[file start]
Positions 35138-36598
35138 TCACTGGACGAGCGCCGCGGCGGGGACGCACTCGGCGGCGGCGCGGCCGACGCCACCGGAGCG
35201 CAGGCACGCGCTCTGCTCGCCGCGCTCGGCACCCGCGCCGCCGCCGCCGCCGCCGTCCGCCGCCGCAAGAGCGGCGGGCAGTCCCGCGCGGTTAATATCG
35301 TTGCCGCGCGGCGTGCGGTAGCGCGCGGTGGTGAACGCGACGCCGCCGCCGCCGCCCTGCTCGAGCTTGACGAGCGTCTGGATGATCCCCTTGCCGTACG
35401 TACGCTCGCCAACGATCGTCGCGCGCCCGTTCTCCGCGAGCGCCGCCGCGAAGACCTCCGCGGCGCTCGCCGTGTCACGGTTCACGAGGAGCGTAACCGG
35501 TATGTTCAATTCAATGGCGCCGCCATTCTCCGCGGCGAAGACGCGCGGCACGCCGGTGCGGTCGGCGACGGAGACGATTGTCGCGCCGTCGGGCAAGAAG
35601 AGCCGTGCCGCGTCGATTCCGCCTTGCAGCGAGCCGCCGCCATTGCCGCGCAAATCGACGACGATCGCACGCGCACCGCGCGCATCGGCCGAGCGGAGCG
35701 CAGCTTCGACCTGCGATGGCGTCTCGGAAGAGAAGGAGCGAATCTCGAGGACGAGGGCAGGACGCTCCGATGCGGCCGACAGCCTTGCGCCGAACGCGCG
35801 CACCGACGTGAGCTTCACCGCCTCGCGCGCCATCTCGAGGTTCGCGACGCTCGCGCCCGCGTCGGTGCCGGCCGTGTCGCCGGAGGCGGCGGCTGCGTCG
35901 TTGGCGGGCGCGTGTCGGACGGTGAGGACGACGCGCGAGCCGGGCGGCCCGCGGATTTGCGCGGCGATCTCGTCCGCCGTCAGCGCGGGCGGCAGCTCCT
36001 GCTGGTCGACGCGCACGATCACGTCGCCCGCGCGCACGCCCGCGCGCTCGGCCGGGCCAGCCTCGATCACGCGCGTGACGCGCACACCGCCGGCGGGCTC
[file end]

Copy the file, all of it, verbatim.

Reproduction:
Positions 35138-36598
35138 TCACTGGACGAGCGCCGCGGCGGGGACGCACTCGGCGGCGGCGCGGCCGACGCCACCGGAGCG
35201 CAGGCACGCGCTCTGCTCGCCGCGCTCGGCACCCGCGCCGCCGCCGCCGCCGCCGTCCGCCGCCGCAAGAGCGGCGGGCAGTCCCGCGCGGTTAATATCG
35301 TTGCCGCGCGGCGTGCGGTAGCGCGCGGTGGTGAACGCGACGCCGCCGCCGCCGCCCTGCTCGAGCTTGACGAGCGTCTGGATGATCCCCTTGCCGTACG
35401 TACGCTCGCCAACGATCGTCGCGCGCCCGTTCTCCGCGAGCGCCGCCGCGAAGACCTCCGCGGCGCTCGCCGTGTCACGGTTCACGAGGAGCGTAACCGG
35501 TATGTTCAATTCAATGGCGCCGCCATTCTCCGCGGCGAAGACGCGCGGCACGCCGGTGCGGTCGGCGACGGAGACGATTGTCGCGCCGTCGGGCAAGAAG
35601 AGCCGTGCCGCGTCGATTCCGCCTTGCAGCGAGCCGCCGCCATTGCCGCGCAAATCGACGACGATCGCACGCGCACCGCGCGCATCGGCCGAGCGGAGCG
35701 CAGCTTCGACCTGCGATGGCGTCTCGGAAGAGAAGGAGCGAATCTCGAGGACGAGGGCAGGACGCTCCGATGCGGCCGACAGCCTTGCGCCGAACGCGCG
35801 CACCGACGTGAGCTTCACCGCCTCGCGCGCCATCTCGAGGTTCGCGACGCTCGCGCCCGCGTCGGTGCCGGCCGTGTCGCCGGAGGCGGCGGCTGCGTCG
35901 TTGGCGGGCGCGTGTCGGACGGTGAGGACGACGCGCGAGCCGGGCGGCCCGCGGATTTGCGCGGCGATCTCGTCCGCCGTCAGCGCGGGCGGCAGCTCCT
36001 GCTGGTCGACGCGCACGATCACGTCGCCCGCGCGCACGCCCGCGCGCTCGGCCGGGCCAGCCTCGATCACGCGCGTGACGCGCACACCGCCGGCGGGCTC